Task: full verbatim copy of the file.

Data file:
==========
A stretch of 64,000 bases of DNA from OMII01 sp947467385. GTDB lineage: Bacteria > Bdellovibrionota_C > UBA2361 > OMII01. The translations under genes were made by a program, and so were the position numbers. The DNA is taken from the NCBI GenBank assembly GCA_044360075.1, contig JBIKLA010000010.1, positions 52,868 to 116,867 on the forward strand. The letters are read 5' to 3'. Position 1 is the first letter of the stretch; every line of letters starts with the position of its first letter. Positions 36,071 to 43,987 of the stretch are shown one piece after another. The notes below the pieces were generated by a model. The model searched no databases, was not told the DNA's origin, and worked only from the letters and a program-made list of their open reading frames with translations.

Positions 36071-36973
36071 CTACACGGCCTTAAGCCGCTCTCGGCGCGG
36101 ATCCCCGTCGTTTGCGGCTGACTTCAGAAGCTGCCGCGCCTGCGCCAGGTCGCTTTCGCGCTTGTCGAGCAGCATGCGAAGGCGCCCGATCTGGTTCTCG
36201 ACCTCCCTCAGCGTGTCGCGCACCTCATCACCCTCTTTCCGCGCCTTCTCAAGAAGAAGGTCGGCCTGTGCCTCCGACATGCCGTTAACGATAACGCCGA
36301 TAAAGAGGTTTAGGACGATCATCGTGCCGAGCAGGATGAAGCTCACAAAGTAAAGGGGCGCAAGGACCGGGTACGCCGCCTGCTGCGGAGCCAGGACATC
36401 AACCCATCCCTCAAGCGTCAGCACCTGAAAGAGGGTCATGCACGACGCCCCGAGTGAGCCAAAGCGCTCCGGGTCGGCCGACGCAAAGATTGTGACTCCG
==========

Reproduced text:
A stretch of 64,000 bases of DNA from OMII01 sp947467385. GTDB lineage: Bacteria > Bdellovibrionota_C > UBA2361 > OMII01. The translations under genes were made by a program, and so were the position numbers. The DNA is taken from the NCBI GenBank assembly GCA_044360075.1, contig JBIKLA010000010.1, positions 52,868 to 116,867 on the forward strand. The letters are read 5' to 3'. Position 1 is the first letter of the stretch; every line of letters starts with the position of its first letter. Positions 36,071 to 43,987 of the stretch are shown one piece after another. The notes below the pieces were generated by a model. The model searched no databases, was not told the DNA's origin, and worked only from the letters and a program-made list of their open reading frames with translations.

Positions 36071-36973
36071 CTACACGGCCTTAAGCCGCTCTCGGCGCGG
36101 ATCCCCGTCGTTTGCGGCTGACTTCAGAAGCTGCCGCGCCTGCGCCAGGTCGCTTTCGCGCTTGTCGAGCAGCATGCGAAGGCGCCCGATCTGGTTCTCG
36201 ACCTCCCTCAGCGTGTCGCGCACCTCATCACCCTCTTTCCGCGCCTTCTCAAGAAGAAGGTCGGCCTGTGCCTCCGACATGCCGTTAACGATAACGCCGA
36301 TAAAGAGGTTTAGGACGATCATCGTGCCGAGCAGGATGAAGCTCACAAAGTAAAGGGGCGCAAGGACCGGGTACGCCGCCTGCTGCGGAGCCAGGACATC
36401 AACCCATCCCTCAAGCGTCAGCACCTGAAAGAGGGTCATGCACGACGCCCCGAGTGAGCCAAAGCGCTCCGGGTCGGCCGACGCAAAGATTGTGACTCCG